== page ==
Shawn L. Bird

Original poetry, commentary, and fiction. All copyrights reserved.

poem-trysts July 15, 2014

Filed under: Poetry,Reading — Shawn L. Bird @ 12:45 am
Tags: , , , , , , , , ,

In quiet corners

obsession lingers

eyes stuck tight

while passion flames.

Wrapped in arms,

stroked, caressed,

paper thin

each moment savoured

with lingering longings

until with sighs,

the last

page is turned.

.

.

.

(Always so sad when a great book comes to an end)

 

poem-reading at the Cracked Pot February 22, 2014

Filed under: Poetry — Shawn L. Bird @ 6:53 pm
Tags: , , , , , , , ,

At The Cracked Pot

three crack pots,

(story pouring

word winders)

read.

Audience fights

coffee makers,

straining ears

to hear,

relaxes with smiles

at trials below amid the coal,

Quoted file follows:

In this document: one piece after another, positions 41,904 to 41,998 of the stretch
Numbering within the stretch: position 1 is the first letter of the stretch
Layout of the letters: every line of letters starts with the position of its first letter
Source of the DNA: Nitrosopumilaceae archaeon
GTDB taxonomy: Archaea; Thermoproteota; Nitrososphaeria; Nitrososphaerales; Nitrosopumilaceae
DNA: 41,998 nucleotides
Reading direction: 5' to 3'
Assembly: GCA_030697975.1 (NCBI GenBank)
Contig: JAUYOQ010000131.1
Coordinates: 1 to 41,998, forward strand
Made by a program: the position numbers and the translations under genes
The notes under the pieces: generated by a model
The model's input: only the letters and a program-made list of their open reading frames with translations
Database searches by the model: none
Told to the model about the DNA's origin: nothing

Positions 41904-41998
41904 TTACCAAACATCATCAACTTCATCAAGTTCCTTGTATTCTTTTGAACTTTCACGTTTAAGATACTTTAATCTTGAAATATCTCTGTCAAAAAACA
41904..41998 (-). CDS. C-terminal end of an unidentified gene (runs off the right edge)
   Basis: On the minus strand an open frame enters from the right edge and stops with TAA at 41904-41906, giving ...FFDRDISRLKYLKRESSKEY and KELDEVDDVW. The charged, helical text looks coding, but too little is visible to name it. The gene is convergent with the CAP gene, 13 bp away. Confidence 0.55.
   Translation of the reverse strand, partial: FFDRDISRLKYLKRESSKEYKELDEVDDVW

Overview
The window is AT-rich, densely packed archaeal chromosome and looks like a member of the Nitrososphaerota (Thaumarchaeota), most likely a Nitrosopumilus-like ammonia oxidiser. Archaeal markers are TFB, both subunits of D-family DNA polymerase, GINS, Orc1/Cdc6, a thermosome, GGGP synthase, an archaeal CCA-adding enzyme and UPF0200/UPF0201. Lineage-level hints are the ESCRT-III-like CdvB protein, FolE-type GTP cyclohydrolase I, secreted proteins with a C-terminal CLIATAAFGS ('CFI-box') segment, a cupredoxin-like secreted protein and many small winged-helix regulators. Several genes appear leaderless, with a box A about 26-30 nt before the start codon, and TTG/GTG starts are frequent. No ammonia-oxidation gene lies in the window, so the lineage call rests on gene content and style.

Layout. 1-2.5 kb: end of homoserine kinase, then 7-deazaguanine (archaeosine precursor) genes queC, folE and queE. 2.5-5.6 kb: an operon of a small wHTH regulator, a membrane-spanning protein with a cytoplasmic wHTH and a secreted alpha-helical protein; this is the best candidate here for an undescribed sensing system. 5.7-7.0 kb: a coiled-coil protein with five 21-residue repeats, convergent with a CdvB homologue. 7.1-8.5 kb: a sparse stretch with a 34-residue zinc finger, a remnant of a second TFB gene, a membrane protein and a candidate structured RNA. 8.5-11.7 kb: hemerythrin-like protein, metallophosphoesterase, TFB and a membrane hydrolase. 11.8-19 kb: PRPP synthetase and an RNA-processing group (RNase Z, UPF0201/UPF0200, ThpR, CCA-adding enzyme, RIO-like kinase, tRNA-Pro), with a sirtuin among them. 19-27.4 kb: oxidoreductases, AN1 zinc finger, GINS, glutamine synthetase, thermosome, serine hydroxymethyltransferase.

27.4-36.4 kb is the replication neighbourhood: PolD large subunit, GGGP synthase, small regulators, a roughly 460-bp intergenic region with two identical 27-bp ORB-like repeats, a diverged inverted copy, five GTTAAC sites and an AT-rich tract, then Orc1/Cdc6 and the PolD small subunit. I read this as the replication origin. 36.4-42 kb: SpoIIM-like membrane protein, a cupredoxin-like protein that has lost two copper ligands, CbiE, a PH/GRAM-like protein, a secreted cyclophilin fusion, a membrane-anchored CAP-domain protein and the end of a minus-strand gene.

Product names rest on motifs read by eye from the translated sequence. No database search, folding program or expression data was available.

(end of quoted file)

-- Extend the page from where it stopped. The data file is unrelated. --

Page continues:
at parking problems,

at teen trouble.

The writers who read have only words

with which to weave a moment

to give a gift, to share

with those gracious ears

filling the chairs.

.

.

Allusion to The Cracked Pot Coffee Emporium in Vernon, which hosted writers Patricia Donahue, Howard Brown, and me this afternoon.  A packed house strained their ears, and it was a lovely time!

 

poem- lit up February 10, 2014

Filed under: Poetry,Writing — Shawn L. Bird @ 10:20 pm
Tags: , , , ,

You read

lit up,

laughing.

You read

looking

into the depths.

You read

seeing beyond

what is

to what can be.

You read

lit up

and light me,

too.

.

.

.

(In praise of my wonderful editor, Vikki, who looks at the messes I get myself into, and asks all the right questions to help me find my way again).

 

quote- Stephen King on books December 17, 2013